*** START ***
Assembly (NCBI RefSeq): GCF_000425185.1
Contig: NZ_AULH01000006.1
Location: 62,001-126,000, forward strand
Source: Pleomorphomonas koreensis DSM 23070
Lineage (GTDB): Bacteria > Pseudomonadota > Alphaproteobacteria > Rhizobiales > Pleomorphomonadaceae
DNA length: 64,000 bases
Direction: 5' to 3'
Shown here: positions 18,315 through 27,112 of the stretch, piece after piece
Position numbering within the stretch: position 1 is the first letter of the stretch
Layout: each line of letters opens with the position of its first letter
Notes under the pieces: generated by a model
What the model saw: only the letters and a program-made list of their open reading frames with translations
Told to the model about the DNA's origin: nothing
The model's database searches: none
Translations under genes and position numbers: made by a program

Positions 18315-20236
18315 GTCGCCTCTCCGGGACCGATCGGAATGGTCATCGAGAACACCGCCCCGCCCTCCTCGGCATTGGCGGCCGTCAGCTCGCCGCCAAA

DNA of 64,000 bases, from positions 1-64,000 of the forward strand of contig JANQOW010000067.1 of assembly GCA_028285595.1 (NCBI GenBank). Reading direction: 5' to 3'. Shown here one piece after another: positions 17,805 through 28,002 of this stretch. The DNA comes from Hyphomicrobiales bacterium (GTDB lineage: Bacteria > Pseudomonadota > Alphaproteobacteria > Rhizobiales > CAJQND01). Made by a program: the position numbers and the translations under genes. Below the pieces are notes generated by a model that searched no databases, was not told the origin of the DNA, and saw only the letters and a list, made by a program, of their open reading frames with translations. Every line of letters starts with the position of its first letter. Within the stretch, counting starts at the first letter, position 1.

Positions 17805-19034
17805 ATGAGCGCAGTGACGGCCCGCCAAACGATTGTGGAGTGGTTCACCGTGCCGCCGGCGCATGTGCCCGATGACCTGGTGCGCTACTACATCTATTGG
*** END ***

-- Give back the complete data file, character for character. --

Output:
Assembly (NCBI RefSeq): GCF_000425185.1
Contig: NZ_AULH01000006.1
Location: 62,001-126,000, forward strand
Source: Pleomorphomonas koreensis DSM 23070
Lineage (GTDB): Bacteria > Pseudomonadota > Alphaproteobacteria > Rhizobiales > Pleomorphomonadaceae
DNA length: 64,000 bases
Direction: 5' to 3'
Shown here: positions 18,315 through 27,112 of the stretch, piece after piece
Position numbering within the stretch: position 1 is the first letter of the stretch
Layout: each line of letters opens with the position of its first letter
Notes under the pieces: generated by a model
What the model saw: only the letters and a program-made list of their open reading frames with translations
Told to the model about the DNA's origin: nothing
The model's database searches: none
Translations under genes and position numbers: made by a program

Positions 18315-20236
18315 GTCGCCTCTCCGGGACCGATCGGAATGGTCATCGAGAACACCGCCCCGCCCTCCTCGGCATTGGCGGCCGTCAGCTCGCCGCCAAA

DNA of 64,000 bases, from positions 1-64,000 of the forward strand of contig JANQOW010000067.1 of assembly GCA_028285595.1 (NCBI GenBank). Reading direction: 5' to 3'. Shown here one piece after another: positions 17,805 through 28,002 of this stretch. The DNA comes from Hyphomicrobiales bacterium (GTDB lineage: Bacteria > Pseudomonadota > Alphaproteobacteria > Rhizobiales > CAJQND01). Made by a program: the position numbers and the translations under genes. Below the pieces are notes generated by a model that searched no databases, was not told the origin of the DNA, and saw only the letters and a list, made by a program, of their open reading frames with translations. Every line of letters starts with the position of its first letter. Within the stretch, counting starts at the first letter, position 1.

Positions 17805-19034
17805 ATGAGCGCAGTGACGGCCCGCCAAACGATTGTGGAGTGGTTCACCGTGCCGCCGGCGCATGTGCCCGATGACCTGGTGCGCTACTACATCTATTGG